Once upon a time, sixteen teenagers enrolled at Messiah College, most having grown up in the Brethren in Christ Church but not really knowing each other. Friendships developed and romances blossomed. Graduation and/or marriage dispersed them to many parts of the world. During one year, those sixteen teenagers became eight married couples. (Okay, to be accurate: two of them became a couple the year before, but let’s not quibble too much.) As the eight couples settled into adult life, friendships continued – sometimes across great distances to the other side of the world – and others were formed. For a time, some lived in the same neighborhood in Harrisburg where their children played and went to school together. Over the years, their careers have varied widely: doctor, nurse, therapist, museum curator, postal worker, missionary, business owner, administrator, computer programmer, business analyst, editor and writer, volunteer, pastor, teacher, insurance broker.
The network of relationships that began during college and continued through more than two decades of marriage brought all eight couples together to celebrate their 25th anniversaries in a huge rented house called “Of Pines and Pelicans” in the Outer Banks of North Carolina. They had such a great time that they decided to continue spending time together and started calling themselves The Pelicans in honor of the Outer Banks house. Life and geographic distance intervened, and most of the time the original group of eight couples became five with one or more of the other three couples joining the group occasionally. Five couples celebrated the next three milestone anniversaries together: the 30th in southern Ontario; the 35th on a cruise to New Brunswick and Nova Scotia; and the 40th on a cruise in the Eastern Mediterranean. In between these bigger events, the couples get together in their homes, at other special events, and once a year for a weekend in a rented house called Ox Bow View in Juniata County, Pennsylvania.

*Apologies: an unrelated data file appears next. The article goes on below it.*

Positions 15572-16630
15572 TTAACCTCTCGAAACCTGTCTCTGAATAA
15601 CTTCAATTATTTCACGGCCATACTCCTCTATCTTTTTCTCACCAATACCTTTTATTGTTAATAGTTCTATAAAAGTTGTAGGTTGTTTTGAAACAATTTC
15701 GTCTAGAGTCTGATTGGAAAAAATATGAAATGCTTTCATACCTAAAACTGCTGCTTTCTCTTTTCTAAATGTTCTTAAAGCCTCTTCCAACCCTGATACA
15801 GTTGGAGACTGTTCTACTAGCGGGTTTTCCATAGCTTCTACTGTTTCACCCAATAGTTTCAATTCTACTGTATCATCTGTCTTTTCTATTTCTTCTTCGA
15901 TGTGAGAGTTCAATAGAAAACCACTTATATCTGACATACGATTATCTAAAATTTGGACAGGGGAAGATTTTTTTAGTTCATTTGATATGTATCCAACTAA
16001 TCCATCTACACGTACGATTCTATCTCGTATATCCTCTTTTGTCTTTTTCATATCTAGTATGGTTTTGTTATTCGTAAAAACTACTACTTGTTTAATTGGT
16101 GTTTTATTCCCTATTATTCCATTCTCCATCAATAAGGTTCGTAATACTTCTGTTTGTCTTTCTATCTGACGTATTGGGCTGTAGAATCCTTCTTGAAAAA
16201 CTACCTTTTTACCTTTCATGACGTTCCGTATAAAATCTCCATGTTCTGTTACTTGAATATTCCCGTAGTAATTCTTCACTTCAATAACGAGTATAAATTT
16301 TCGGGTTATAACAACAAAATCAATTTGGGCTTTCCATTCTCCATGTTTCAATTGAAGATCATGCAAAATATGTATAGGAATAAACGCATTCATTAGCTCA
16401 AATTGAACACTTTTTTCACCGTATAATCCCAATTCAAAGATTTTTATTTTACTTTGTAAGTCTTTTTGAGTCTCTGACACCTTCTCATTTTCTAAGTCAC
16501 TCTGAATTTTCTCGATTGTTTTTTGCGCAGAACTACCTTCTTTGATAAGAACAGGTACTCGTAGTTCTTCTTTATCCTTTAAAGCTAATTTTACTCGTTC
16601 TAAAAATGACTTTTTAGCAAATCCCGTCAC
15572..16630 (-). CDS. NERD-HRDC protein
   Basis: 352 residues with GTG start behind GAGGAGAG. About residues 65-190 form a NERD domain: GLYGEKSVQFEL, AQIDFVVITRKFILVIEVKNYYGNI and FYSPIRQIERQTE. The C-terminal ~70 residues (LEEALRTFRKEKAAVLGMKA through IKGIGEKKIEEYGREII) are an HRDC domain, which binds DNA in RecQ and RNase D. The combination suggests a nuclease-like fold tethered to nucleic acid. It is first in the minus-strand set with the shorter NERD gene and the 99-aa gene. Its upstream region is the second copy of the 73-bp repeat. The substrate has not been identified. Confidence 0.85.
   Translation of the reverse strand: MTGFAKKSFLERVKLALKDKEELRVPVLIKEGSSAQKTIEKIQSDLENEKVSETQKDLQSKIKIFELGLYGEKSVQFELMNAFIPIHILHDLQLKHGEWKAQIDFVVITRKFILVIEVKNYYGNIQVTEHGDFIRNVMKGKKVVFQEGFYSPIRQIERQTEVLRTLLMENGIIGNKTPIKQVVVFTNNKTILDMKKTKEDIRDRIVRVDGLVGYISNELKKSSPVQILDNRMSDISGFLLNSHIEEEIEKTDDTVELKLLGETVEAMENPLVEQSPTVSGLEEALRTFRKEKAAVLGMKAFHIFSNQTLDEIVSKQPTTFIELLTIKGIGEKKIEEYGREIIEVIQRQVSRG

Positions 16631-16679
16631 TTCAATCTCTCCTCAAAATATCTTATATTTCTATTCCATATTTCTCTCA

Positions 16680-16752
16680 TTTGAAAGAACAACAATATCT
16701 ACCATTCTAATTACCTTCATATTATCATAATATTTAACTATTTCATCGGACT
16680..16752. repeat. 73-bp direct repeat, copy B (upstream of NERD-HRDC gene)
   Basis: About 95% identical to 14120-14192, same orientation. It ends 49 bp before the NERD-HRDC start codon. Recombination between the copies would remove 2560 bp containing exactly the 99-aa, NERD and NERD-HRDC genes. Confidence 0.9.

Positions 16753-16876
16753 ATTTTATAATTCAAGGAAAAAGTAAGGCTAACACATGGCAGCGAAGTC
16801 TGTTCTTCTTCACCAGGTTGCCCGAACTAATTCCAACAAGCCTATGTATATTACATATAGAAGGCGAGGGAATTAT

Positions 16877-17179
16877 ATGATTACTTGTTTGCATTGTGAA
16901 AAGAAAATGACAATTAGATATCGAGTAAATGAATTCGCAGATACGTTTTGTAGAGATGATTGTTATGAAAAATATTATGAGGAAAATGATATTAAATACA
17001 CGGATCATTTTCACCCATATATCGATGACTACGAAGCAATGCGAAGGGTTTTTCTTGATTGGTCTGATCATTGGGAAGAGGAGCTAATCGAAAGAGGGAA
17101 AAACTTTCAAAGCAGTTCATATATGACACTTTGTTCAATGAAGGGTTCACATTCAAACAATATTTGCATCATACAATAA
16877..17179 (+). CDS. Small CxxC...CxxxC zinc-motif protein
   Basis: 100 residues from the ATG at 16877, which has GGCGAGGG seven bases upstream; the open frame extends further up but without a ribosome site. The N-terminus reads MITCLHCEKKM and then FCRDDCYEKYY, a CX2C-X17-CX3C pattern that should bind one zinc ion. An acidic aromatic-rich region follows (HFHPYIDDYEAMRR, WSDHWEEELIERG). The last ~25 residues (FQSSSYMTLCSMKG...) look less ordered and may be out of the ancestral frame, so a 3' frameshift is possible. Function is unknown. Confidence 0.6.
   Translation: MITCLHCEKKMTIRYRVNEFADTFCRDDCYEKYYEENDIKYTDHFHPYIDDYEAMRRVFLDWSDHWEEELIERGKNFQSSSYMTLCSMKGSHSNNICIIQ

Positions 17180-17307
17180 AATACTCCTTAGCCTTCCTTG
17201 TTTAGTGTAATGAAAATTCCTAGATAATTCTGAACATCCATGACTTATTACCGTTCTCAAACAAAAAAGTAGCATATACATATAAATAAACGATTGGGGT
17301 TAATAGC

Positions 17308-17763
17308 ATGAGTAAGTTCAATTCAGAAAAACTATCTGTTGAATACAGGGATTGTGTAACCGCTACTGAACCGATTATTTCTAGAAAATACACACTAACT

Of course, this isn’t a fairy tale, and these are real people. I’ve written before about our wonderful group of friends with close to 50 years of shared history and almost 20 years of regularly spending time together as couples since that week in the Outer Banks. Since I’m the resident “professional writer,” I’ve often been encouraged to write our history and try to capture in words what we experience when we’re together. Honestly, I don’t think it’s something one person can do, since so much of what happens during our gatherings is an amazing confluence of all the experiences, creativity, wit and wisdom of everyone who is there. But writing by committee is difficult and frustrating (for me anyway), so here’s my small effort to add to the story, focusing on some common themes that we seem to return to every time we’re together.
Our children and grandchildren: Back in 1996 in the Outer Banks, each couple shared their courtship and marriage story. Our children were still in their teens and early 20s and trying to find their places in the world. In the years since, we’ve talked a lot about our children – their successes and failures, our joys and concerns for them. Now they’re all well-established as responsible adults (thank you, God!), with spouses of their own, and they’ve given us some of the world’s most adorable grandchildren to pamper. So our conversations have shifted to “grandparent tales,” and the photos we share are more often of them and not their parents!
Our health: You might expect health to be a topic of conversation among 60-somethings, as we lament the way our bodies are breaking down and do our best to forestall the process. Three of us are cancer survivors, one had open heart surgery, one had back surgery, one had a minor stroke, several are becoming more hard of hearing (and periodically show off their new and improved hearing aids), and we all have an ever-changing variety of the aches and pains of aging. We’re fortunate to have a couple doctors among us who don’t mind being consulted informally about the latest symptom. Our memories are all fairly well intact, but being well aware that increasing forgetfulness is often a characteristic of the aging process, we joke a lot about how we’ll soon be able to repeat stories because it will be like hearing them for the first time. Diminished hearing also makes for laughter, when what someone hears is not what the speaker intended. Without even trying, we have our own version of the whisper game.